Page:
Written as told orally………………..

Somewhere over the rainbow, blue birds fly.  If birds fly over the rainbow, why, then, oh why can’t I?

I hated the school bus.  Oh, I know, most kids are excited about riding it for the first time but I couldn’t imagine getting into that big yellow thing and leaving my mama.  I had spent all of my six years right on that farm within shouting distance of my mama and within a short running distance of my Nanny.  I had no desire to go anywhere else.  Everything I knew and loved was there.

We lived way out in the country on a narrow paved road with a house about every mile or two.  Small farms houses separated by soy bean and corn fields.  I had two regular playmates and spent most of my days with them and an assortment of farm animals.

Of course, I did eventually get on that school bus, mostly to escape a switch.  Then my world extended a few miles past that little farm. When it was time to go to high school, we moved off the farm so I wouldn’t have to travel 40 miles each way to school.  I found out people knew how to roller skate and went to indoor movies.  We moved into a house with a fireplace instead of a oil burning stove.  I looked around and felt somewhat cheated for having grown up on that little farm.

Like most girls my age, I went to college to meet an educated man.  I majored in chemistry though and fancied myself a scientist until I met prince charming and decided to train as a med tech and get married.  Prince Charming and I had the two perfect kids, a girl and a boy. I stayed home to raise them and built the white picket fence.  Twelve years later,   Prince Charming was gone, the fence fell down and I was standing there alone with those two perfect kids.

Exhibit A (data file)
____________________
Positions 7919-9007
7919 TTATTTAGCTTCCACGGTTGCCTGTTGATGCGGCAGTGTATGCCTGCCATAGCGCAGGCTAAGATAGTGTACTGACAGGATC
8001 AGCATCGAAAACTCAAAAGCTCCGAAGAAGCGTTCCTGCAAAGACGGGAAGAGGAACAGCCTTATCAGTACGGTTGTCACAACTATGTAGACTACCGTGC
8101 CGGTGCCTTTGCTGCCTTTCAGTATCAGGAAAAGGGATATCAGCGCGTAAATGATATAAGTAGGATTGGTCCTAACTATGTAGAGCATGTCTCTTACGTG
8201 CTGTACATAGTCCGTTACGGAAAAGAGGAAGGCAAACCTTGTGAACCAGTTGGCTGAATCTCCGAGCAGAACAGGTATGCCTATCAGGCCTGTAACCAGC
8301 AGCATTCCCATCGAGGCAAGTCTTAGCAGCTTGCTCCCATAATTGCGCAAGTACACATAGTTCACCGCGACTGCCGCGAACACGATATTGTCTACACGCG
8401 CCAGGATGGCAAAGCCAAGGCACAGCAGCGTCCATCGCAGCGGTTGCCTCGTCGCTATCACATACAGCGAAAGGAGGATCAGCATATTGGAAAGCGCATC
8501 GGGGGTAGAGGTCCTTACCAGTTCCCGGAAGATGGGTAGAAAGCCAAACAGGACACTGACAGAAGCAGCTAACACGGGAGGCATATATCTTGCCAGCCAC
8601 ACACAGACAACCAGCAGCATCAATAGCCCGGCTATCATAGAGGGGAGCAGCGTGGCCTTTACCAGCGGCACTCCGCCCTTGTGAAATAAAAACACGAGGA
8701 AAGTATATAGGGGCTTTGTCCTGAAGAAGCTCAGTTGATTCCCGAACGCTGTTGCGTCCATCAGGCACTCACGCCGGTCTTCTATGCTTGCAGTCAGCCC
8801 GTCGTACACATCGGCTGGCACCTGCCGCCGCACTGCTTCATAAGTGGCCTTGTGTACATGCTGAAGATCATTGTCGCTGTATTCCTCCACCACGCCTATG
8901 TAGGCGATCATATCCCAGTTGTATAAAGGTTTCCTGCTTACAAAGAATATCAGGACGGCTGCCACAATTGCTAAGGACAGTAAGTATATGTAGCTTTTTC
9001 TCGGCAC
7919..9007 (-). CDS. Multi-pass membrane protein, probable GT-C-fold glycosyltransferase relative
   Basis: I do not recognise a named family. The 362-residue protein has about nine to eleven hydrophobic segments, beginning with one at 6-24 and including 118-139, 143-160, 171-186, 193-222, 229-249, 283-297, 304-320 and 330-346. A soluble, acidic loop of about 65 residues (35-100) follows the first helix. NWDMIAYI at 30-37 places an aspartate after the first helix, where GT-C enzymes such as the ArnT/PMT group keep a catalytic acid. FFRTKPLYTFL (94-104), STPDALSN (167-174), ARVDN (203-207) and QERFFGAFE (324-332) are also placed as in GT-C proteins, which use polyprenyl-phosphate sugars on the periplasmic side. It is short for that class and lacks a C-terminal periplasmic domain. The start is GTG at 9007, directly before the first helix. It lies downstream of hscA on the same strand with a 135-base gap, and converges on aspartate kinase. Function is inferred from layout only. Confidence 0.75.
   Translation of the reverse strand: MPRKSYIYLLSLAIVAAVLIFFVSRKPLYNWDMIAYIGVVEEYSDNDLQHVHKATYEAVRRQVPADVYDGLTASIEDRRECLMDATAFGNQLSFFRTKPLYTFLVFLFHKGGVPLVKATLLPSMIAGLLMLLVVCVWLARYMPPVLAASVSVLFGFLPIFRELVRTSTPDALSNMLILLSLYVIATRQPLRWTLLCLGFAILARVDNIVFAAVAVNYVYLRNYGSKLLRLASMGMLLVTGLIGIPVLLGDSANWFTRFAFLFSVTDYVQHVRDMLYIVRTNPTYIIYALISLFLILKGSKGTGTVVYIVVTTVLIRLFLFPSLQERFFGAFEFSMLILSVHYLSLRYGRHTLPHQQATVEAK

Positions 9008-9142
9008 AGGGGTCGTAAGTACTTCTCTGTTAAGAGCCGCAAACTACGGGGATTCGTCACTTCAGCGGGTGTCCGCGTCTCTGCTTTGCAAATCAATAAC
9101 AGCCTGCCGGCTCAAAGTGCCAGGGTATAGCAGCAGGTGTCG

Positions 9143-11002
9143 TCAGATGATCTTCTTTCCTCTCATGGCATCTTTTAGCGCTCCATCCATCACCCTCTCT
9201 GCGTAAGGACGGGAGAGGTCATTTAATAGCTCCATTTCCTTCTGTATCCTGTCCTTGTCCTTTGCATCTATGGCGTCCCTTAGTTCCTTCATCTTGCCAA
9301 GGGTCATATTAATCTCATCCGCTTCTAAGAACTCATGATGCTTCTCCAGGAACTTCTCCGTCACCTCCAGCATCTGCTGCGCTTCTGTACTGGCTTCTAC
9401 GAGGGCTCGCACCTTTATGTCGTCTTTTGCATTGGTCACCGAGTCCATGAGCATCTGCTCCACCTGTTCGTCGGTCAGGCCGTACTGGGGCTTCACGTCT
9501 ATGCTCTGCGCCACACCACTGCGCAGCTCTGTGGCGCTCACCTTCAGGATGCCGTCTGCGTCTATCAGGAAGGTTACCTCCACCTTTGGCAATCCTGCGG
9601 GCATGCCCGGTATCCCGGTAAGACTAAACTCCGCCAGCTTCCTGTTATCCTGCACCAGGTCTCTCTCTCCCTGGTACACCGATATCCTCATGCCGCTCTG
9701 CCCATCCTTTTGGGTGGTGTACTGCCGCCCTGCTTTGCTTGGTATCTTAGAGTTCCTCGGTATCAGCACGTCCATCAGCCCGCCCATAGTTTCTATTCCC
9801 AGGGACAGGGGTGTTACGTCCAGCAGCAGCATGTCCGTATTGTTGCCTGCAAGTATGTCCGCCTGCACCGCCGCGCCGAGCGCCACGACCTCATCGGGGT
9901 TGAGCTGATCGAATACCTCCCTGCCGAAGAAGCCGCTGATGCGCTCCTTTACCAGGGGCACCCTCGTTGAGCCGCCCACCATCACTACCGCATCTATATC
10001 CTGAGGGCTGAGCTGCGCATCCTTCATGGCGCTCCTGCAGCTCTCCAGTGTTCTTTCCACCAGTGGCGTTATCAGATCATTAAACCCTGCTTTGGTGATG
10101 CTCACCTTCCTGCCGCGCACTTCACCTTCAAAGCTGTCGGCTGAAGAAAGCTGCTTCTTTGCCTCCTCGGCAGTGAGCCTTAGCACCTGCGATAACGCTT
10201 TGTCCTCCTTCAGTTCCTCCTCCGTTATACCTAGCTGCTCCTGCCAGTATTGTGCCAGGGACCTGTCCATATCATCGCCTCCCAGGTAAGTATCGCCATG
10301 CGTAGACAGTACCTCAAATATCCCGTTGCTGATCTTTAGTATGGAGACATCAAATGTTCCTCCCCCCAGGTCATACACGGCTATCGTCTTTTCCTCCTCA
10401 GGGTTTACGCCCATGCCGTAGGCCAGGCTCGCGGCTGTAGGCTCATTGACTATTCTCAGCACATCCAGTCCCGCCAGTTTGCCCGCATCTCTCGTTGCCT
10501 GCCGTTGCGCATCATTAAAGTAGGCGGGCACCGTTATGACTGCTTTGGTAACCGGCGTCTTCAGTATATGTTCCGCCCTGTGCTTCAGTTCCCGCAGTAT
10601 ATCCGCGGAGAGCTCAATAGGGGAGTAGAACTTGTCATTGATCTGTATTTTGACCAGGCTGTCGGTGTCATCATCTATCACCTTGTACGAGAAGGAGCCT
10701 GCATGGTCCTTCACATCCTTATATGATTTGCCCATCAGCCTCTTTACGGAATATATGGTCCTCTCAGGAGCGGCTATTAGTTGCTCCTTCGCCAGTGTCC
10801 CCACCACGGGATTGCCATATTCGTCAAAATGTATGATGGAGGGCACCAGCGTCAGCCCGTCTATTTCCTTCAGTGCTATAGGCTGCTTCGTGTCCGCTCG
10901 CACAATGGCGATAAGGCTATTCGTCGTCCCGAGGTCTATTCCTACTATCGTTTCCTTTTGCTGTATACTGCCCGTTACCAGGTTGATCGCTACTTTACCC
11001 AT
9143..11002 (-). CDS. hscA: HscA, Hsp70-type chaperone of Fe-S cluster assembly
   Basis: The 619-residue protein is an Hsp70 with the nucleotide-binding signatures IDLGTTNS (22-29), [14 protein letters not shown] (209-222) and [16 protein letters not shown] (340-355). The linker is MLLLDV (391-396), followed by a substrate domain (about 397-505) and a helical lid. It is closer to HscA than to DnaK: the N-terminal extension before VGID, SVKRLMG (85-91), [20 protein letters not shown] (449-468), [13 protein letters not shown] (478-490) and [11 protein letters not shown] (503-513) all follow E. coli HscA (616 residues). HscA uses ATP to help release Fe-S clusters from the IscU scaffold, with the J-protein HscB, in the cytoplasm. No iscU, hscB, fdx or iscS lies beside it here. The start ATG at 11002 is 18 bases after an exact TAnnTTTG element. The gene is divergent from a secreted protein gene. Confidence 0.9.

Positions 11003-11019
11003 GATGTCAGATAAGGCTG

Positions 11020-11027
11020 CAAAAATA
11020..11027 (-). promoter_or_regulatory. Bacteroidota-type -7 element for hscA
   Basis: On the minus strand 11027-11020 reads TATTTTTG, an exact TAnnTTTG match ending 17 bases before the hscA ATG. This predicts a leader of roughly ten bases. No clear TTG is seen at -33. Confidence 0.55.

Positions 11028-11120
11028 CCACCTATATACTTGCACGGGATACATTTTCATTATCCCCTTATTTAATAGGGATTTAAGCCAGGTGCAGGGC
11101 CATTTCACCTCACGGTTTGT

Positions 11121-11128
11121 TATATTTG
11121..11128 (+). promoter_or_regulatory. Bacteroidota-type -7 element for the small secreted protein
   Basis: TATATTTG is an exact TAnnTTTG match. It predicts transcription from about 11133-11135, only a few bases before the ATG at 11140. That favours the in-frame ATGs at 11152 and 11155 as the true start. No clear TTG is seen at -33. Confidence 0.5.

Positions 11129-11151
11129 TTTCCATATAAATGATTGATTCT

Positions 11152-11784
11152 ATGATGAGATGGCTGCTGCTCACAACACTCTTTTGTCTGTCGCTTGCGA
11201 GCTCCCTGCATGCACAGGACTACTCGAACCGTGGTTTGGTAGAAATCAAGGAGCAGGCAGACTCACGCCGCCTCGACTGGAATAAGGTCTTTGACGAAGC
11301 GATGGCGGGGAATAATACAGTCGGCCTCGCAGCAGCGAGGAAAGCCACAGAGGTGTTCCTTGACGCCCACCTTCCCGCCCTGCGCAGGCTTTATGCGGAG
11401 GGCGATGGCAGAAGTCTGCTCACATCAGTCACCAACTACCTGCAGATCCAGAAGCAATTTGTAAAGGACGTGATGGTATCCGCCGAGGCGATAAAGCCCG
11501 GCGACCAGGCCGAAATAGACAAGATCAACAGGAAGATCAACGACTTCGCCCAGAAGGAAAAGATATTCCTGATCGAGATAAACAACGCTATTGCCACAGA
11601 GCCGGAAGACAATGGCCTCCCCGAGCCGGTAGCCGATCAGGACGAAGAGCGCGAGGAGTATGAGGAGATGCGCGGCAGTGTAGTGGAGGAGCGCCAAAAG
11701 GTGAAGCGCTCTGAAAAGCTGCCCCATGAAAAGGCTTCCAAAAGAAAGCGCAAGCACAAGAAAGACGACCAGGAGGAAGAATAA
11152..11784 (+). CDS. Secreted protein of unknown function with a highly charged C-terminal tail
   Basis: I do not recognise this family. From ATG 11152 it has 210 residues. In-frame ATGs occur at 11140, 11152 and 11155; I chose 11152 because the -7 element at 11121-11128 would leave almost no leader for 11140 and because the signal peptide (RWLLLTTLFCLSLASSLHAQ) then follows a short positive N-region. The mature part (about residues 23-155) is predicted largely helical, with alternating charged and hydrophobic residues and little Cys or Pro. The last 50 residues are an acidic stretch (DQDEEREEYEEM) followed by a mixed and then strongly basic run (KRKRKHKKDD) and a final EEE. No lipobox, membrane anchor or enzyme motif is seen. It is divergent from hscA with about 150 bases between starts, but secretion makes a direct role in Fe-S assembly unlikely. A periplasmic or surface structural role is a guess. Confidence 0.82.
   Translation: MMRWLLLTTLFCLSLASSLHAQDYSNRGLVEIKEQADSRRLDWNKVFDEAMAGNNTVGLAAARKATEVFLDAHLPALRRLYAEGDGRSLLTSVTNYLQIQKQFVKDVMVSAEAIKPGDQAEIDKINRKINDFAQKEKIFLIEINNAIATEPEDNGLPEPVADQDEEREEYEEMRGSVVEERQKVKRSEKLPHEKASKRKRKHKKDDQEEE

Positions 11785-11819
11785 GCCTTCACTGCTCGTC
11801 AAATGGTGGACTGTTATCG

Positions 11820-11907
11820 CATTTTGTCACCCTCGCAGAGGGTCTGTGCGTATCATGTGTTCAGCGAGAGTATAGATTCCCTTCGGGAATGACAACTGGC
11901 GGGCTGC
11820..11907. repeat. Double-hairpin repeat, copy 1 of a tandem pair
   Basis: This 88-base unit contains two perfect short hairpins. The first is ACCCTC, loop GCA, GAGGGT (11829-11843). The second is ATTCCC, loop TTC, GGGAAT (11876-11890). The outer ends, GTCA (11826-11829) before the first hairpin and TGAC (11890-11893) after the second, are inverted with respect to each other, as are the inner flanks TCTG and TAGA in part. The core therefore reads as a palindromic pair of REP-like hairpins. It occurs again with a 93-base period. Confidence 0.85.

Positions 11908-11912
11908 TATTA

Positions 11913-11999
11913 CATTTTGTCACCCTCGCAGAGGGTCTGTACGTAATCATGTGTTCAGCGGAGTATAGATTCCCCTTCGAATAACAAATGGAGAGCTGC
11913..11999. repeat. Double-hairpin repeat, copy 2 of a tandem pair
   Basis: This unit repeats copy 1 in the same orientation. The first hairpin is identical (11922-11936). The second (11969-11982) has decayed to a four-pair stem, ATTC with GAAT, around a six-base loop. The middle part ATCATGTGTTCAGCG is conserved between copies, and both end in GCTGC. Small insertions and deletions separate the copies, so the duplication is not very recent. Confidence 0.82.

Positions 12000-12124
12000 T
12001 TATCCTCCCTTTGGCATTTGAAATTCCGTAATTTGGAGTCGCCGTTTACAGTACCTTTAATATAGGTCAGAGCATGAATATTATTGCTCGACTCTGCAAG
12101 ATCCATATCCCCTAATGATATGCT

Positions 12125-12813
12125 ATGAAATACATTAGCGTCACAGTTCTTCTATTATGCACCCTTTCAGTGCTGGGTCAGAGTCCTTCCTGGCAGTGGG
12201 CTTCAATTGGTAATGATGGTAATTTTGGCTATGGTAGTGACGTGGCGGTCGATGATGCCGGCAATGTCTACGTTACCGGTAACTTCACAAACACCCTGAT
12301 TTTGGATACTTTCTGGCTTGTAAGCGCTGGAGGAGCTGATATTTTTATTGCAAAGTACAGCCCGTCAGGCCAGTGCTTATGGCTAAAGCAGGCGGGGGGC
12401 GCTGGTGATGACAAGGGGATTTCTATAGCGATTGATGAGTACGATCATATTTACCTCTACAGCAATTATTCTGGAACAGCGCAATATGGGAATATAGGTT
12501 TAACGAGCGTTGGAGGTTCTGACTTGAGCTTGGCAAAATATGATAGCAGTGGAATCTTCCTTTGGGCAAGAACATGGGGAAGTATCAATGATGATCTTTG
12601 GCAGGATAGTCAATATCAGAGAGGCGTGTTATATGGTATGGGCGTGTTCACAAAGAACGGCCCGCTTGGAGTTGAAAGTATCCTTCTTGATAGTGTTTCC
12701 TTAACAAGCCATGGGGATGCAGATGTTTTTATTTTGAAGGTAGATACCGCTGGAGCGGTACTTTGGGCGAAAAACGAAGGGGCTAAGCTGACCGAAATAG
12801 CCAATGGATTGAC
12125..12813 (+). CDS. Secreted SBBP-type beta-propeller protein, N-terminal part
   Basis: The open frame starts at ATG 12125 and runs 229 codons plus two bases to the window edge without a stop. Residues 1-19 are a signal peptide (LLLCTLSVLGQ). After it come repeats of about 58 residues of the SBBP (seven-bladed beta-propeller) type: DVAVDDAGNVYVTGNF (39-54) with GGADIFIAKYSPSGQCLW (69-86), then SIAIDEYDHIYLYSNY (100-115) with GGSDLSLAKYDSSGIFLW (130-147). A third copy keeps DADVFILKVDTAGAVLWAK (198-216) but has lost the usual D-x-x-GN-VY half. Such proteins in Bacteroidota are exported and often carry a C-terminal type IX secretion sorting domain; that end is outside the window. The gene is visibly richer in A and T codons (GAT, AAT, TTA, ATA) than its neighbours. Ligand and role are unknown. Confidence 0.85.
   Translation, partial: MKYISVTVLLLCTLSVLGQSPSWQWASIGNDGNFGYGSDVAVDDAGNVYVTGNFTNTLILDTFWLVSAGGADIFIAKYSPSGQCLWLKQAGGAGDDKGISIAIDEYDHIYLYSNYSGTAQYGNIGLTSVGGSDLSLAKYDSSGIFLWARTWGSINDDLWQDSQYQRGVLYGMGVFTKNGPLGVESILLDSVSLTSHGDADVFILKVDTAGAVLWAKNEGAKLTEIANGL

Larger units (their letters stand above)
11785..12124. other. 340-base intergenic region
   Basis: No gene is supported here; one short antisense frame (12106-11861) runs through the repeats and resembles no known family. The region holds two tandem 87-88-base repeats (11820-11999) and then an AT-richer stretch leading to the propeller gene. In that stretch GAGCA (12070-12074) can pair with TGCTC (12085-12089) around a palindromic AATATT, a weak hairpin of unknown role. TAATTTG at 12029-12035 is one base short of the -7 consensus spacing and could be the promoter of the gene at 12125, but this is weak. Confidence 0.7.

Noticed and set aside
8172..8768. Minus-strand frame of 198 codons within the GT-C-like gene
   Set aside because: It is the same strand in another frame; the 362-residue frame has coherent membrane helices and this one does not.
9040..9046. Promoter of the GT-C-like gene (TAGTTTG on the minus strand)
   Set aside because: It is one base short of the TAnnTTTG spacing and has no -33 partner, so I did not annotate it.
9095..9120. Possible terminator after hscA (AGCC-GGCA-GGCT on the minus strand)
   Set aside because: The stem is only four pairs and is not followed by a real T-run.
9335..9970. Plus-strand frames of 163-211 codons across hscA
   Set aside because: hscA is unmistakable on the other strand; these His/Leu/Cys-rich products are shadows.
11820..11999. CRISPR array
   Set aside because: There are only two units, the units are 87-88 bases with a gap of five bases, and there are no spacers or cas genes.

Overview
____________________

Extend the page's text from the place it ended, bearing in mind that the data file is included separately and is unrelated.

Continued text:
And my head I’d be scratchin’ while my thoughts I’d be hatchin’, if I only had a brain.


I remember feeling so old and so worn and so dull when I walked into that college.  What was I thinking?  I’d been out of school for more than twelve years and I had forgotten everything except how to whip a runny nose and make a decent meatloaf. All of the people there looked so young and so fresh and so smart.  .  Sitting in the cafeteria that day was Bonnie, some one just like me looked old and worn and dull.  She had escaped her too perfect like of bridge games and   football helmet hairdos to find something else.  Funny, I had been hurled out of my fairly perfect life unwillingly but I too needed to find something else………a job…..money to support those kids.

I  majored in chemistry…I still felt a little bit like a scientist…it was good field…not much discrimination…..good pay.  So I worked in the college chemical stockroom and in the biology lab feeding rats and changing the snake cages.   With those jobs and loans I managed to make it from one semester to the next.  I remember my counselor, a squirrelly little fellow, told me I’d never make it in chemistry and I just needed to go home and raise my kids.  I thank God for him because his attitude propelled me into making an A in Physical Chemistry. 


I tried to be a good mother then but I know I left some blank spaces.  I was up all hours of the night studying and my parents often took my slack.  My parents would come over to check on us in that drab two bedroom apartment   and would just happen to leave some food in the refrigerator.  I wouldn’t ask for it but they knew.

When I graduated, I moved all the way to Northeast Tennessee to work for a large chemical company.  I was officially the first divorced women, I believe, to live in that small town.  I didn’t have many friends but I had my kids, a good job, living paycheck to paycheck but making it on my own.  My kids were lack key kids.  My friend said she raised her kids by phone and most of the time the line was busy.  I did have a cadre of people at work who counseled the kids over the phone and helped me with parenting.  We made it. My kids are now grossly independent and it makes happy and sad.  Their world was ripped apart at an early age and the yellow school bus was only a means of transportation for them.